Most of all India has scale. It will by 2035 overtake China as the world's most populous country. This means a deep domestic market which will likely make India the world's third largest economy by 2035 after China and the United States measured by market exchange rates. It is already the third largest economy measured by purchasing power parity.
Scale encourages ambition but it is the structural complementarity between the Indian and Australian economies which is the key to translating ambition into opportunities. Put simply, a growing Indian economy will need more of the things Australia is well placed to provide from education services to resources and energy; from food to health care; from tourist destinations to expertise in water and environmental management. Indeed services are likely to be the fastest growing segment of our future economic relationship with India.
Beyond scale and complementary economies there is a third important reason to bring India into the first tier of our economic relationships: spreading risk.
Exports and attracting foreign investment are key elements in the strength of the Australian economy and our ability to maintain a rising standard of living. In a global economy, it pays to hedge against volatility by diversifying. If we can count India in our top three export destinations and if we can tap more two way investment between our countries, Australia's exposure to global risk is reduced. A strong economic relationship with India strengthens Australia's economic resilience. That is important for a country where 40 per cent of our exports currently go to just two markets with ageing populations. India – a large and young population – adds balance and spreads risk in Australia's economic relationships. A partnership with India in science and innovation can also help drive domestic productivity and create Australian jobs in sectors we are yet to imagine.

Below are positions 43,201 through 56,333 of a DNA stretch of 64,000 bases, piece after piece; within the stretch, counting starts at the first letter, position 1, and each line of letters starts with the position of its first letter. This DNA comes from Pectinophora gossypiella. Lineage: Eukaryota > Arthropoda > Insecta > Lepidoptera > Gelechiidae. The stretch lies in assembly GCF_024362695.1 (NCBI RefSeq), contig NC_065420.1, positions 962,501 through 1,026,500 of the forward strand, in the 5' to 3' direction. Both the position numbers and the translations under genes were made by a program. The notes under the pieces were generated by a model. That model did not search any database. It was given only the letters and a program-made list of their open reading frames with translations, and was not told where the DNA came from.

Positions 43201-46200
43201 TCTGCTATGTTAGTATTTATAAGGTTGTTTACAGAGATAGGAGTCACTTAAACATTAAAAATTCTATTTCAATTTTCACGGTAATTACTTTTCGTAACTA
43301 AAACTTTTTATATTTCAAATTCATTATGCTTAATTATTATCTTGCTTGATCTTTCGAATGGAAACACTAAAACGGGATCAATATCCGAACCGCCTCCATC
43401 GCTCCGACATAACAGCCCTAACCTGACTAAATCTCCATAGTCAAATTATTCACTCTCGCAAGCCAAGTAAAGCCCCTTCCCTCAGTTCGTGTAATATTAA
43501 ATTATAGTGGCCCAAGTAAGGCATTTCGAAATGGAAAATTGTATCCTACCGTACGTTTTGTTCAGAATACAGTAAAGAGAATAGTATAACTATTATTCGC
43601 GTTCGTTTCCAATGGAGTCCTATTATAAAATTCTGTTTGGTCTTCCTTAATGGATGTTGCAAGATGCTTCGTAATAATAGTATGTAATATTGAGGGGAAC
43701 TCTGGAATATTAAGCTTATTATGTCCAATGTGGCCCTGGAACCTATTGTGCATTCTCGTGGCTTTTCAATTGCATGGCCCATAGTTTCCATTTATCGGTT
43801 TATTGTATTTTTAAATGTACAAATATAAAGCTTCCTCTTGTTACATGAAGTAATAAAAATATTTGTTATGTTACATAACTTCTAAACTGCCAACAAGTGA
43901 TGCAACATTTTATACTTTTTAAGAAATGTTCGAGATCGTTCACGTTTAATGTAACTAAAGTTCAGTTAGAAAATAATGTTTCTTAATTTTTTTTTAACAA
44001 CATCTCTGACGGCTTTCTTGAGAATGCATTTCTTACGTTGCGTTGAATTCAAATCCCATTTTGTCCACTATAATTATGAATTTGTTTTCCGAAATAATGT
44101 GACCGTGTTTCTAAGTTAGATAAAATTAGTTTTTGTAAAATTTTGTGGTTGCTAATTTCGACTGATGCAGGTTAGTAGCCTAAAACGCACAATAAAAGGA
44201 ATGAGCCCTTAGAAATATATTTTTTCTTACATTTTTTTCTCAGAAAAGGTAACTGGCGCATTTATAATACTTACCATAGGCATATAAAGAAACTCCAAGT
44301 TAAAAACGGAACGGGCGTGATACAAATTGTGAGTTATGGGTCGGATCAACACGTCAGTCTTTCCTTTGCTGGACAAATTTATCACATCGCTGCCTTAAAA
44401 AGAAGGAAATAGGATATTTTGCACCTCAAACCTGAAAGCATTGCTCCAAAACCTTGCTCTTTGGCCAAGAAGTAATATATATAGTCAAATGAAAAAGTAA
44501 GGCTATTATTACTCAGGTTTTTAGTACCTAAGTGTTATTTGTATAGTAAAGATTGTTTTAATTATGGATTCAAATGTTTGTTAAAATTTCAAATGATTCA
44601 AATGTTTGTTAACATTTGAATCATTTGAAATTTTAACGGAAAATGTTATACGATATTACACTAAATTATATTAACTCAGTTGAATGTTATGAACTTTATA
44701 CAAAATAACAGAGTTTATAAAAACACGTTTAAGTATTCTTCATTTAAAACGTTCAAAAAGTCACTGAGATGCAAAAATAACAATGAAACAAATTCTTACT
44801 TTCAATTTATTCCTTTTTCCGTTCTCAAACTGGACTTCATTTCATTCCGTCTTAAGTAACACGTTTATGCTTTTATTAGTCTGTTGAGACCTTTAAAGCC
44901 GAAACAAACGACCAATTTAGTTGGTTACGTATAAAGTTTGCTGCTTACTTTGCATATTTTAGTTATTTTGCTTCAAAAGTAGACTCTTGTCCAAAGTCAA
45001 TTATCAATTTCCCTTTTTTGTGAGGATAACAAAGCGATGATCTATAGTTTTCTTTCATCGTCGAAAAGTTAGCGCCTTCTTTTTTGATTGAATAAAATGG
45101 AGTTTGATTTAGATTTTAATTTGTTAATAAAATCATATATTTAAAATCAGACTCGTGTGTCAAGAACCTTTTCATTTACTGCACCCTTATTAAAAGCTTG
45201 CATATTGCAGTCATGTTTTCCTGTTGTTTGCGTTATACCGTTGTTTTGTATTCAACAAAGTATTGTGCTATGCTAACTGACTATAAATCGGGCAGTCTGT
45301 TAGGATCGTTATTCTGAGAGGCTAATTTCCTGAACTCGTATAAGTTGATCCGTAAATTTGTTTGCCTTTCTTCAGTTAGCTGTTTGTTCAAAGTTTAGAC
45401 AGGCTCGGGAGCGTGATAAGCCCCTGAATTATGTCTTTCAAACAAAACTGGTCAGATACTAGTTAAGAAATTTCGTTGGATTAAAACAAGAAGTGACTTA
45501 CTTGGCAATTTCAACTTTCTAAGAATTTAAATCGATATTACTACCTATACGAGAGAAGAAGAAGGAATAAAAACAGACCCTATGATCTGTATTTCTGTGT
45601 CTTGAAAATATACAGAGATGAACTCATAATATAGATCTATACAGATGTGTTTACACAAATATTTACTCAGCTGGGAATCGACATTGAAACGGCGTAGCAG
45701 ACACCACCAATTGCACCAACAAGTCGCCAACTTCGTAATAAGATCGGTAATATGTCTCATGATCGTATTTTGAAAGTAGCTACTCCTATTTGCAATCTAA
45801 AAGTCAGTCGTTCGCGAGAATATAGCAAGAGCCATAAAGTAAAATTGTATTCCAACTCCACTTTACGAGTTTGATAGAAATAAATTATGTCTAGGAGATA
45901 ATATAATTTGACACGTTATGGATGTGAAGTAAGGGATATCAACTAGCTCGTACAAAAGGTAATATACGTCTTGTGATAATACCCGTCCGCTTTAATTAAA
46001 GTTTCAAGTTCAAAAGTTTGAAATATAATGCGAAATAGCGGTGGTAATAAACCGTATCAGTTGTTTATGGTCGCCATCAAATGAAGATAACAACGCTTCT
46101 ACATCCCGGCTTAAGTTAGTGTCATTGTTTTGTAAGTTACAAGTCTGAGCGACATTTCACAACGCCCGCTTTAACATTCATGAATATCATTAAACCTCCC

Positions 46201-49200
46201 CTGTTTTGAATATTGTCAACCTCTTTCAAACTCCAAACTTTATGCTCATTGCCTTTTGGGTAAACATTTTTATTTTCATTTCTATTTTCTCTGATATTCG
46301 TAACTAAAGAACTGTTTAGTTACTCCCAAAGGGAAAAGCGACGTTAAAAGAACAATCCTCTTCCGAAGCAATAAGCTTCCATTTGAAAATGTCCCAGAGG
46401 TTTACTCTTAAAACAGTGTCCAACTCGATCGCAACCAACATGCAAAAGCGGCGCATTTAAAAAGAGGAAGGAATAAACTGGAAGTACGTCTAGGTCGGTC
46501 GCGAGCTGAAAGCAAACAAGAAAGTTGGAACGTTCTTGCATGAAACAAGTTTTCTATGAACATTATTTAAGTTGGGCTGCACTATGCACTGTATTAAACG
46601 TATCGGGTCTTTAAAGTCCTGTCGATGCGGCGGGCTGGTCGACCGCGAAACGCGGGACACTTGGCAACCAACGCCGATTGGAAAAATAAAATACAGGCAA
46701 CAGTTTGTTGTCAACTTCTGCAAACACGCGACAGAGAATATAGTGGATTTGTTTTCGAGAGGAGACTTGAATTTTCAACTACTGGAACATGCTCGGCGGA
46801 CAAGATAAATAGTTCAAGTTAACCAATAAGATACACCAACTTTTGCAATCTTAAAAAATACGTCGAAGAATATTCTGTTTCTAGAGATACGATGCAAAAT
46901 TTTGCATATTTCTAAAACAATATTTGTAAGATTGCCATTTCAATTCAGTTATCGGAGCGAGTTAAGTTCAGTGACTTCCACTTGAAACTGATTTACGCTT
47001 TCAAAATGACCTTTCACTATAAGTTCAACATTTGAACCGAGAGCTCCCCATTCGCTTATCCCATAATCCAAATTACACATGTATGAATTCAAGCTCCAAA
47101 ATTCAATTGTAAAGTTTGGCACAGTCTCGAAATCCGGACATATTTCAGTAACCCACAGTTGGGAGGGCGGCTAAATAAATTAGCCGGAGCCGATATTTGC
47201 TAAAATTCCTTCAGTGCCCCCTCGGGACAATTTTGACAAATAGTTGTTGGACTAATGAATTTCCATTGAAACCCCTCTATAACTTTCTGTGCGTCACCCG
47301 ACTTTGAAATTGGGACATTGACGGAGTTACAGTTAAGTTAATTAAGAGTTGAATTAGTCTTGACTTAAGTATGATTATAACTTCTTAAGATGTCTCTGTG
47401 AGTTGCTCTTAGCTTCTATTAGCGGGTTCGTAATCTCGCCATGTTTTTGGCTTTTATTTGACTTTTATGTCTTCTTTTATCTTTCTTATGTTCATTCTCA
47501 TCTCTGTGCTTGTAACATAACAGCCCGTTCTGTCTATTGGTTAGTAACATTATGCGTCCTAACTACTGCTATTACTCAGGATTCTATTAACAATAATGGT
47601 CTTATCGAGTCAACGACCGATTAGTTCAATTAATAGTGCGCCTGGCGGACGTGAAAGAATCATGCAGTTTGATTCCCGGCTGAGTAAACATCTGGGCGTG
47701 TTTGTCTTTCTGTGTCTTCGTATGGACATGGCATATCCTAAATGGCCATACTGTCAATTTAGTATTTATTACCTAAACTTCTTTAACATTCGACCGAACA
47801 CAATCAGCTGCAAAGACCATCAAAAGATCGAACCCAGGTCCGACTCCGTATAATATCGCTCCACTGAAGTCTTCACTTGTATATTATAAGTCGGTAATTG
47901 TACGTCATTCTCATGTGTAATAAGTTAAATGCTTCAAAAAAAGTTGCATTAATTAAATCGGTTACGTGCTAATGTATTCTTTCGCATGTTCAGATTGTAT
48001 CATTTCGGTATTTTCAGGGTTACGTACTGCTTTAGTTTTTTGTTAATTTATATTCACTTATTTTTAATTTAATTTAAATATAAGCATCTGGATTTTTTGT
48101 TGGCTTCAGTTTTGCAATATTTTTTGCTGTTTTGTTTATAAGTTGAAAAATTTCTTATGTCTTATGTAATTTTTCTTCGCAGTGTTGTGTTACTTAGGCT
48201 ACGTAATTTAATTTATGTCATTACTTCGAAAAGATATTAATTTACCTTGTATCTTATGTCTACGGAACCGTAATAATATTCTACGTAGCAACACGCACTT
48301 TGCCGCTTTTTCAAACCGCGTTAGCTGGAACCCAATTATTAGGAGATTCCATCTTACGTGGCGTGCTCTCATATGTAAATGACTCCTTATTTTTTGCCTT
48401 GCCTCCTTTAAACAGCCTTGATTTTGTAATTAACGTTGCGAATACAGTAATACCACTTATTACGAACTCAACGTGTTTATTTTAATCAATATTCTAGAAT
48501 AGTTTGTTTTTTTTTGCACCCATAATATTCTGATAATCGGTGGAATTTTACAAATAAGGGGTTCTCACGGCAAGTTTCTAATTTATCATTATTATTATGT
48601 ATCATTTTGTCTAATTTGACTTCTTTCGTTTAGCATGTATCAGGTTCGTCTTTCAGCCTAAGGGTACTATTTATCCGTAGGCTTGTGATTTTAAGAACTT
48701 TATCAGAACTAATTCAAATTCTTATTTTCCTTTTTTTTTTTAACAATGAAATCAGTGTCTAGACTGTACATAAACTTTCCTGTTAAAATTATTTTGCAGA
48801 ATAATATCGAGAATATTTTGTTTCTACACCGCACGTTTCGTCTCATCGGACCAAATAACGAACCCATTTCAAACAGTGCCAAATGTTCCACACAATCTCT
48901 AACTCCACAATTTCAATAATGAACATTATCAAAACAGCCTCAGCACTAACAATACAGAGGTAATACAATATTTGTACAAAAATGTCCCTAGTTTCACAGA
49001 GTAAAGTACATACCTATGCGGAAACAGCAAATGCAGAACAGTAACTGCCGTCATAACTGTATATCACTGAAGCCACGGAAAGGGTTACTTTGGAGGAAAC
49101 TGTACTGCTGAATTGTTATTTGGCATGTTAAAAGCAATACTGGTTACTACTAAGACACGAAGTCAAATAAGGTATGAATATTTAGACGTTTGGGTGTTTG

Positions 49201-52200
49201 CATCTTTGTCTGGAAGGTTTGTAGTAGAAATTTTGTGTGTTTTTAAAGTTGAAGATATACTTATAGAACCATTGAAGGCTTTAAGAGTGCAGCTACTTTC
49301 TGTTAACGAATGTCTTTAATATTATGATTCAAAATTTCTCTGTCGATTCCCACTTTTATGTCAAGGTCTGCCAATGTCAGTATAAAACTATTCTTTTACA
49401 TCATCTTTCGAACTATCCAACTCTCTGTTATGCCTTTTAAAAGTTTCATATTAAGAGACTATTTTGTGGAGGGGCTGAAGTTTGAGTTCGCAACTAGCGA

The focus of this report is on building a sustainable long term India economic strategy. But an economic strategy works best within a much broader and deeper relationship with India.
Our economic strategy should be seen as one of three pillars on which the bilateral relationship should rest, the other two being geopolitical congruence and people to people ties.
Our geopolitical congruence flows from three core factors.
First, as partners in the Indo-Pacific we are each grappling with the implications of the fading of US strategic predominance and the sharpening ambition of China to become the predominant power in the region.